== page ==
At present, previous studies addressing the role of ACE genotypes in functional decline or in decline of physical performances in older people showed inconclusive results (Frederiksen et al. 2003a, b; Kritchevsky et al. 2005; Giaccaglia et al. 2008; Yoshihara et al. 2009). In a 2-year follow-up study on elderly Danish twins, ACE genotypes were not associated with physical abilities, determined by means of ADL score and questions about demanding activities, such as running or cognitive function (Frederiksen et al. 2003a). Moreover, a post hoc analysis showed that the training effect did not differ according to ACE genotypes (Frederiksen et al. 2003b). Another study which investigated the physical performance in response to exercise in well-functioning older adults, reported that elderly carriers of the ACE D allele had a lower risk for the development of limited mobility than people with the I/I genotype (Kritchevsky et al. 2005). Furthermore, after a 18 months of a randomized controlled exercise trial, older and obese individuals with the ACE D/D genotype showed greater gains in knee extensor strength compared to I/I individuals (Giaccaglia et al. 2008). The same study found that there was also a significant interaction between ACE I/D genotype and exercise treatment on percent change in knee strength while there was a trend towards a greater improvement in physical disability score in D/D genotypes. However changes in 6-min walk distance were not different between genotype groups (Giaccaglia et al. 2008). Finally, a recent study on Japanese older subjects found a significant relationship between ACE genotype and physical function. In particular, the ACE D/D genotype was associated with hand-grip strength that evaluated physical function in the upper extremities (Yoshihara et al. 2009), although these findings can only be generalized cautiously and could not be applied to non-Asian populations (Sagnella et al. 1999). The suggested improved physical function and disability after exercise in older subjects linked to the presence of the ACE D/D genotype or D allele (Kritchevsky et al. 2005; Giaccaglia et al. 2008), and the cross-sectional association of D/D genotype with physical function in older Japanese (Yoshihara et al. 2009) confirmed the findings of the present study in which the ACE I/I genotype was associated to ADL disability.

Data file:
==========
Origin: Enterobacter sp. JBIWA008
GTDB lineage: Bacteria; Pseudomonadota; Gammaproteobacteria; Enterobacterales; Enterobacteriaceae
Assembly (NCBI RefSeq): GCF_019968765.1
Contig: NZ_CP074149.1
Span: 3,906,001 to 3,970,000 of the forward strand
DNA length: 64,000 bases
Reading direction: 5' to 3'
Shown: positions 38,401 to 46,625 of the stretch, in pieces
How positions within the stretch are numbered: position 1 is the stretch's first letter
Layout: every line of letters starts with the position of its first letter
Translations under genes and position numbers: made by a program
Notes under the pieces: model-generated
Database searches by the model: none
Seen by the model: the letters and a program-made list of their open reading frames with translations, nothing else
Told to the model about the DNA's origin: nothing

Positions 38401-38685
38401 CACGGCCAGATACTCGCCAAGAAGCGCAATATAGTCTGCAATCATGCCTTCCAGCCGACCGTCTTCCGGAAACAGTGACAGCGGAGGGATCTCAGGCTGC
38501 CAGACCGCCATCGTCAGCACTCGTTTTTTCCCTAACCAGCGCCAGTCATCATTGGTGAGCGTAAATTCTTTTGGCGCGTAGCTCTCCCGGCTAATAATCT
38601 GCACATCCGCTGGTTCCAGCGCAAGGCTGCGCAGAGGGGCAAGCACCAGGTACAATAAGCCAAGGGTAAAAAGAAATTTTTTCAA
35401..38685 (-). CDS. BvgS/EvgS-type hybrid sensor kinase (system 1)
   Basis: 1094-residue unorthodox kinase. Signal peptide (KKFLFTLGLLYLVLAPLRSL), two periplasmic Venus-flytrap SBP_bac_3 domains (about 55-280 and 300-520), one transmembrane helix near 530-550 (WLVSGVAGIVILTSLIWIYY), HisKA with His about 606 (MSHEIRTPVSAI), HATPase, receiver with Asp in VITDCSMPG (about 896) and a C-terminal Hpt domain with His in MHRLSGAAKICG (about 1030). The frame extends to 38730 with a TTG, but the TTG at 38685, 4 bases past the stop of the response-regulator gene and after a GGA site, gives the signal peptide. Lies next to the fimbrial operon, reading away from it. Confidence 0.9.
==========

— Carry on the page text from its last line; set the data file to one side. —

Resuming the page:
Studies on physical performance of young athletes suggested that the I allele might improve endurance performance (Montgomery et al. 1998; Williams et al. 2000), possibly related to increases of type I skeletal muscle fibers (Zhang et al. 2003) or a local muscle effect consisting in an elevated levels of intramyocellular lipid used as an energy substrate (van Loon 2004). In older age, there was a significant decline in skeletal muscle strength and muscle size that may contribute to loss of mobility and to a reduction of the ADL (Foldvari et al. 2000; Bean et al. 2003). Although no specific genetic locus has been identified as yet, the individual response to strength training is highly variable (Folland et al. 2002), and strength gains appear to be significantly affected by inheritance (Thomis et al. 1998). The high variability in study design and methodologies among the different studies that investigated functional decline in elderly people makes difficult to extract coherent results (Kritchevsky et al. 2005; Giaccaglia et al. 2008; Charbonneau et al. 2008). Furthermore, a putative association of the I allele with endurance and ‘fatigue-resistant’ phenotypes, and the D allele with sprint or ‘power’ might account for the conflicting findings of studies investigating the association between ACE genotype and human physical performance (Payne and Montgomery, 2003). Collectively, these all demonstrate that the potential involvement of ACE genotypes in general levels of fitness and aspects of physical function appears to be highly complex and argues the need for much greater study.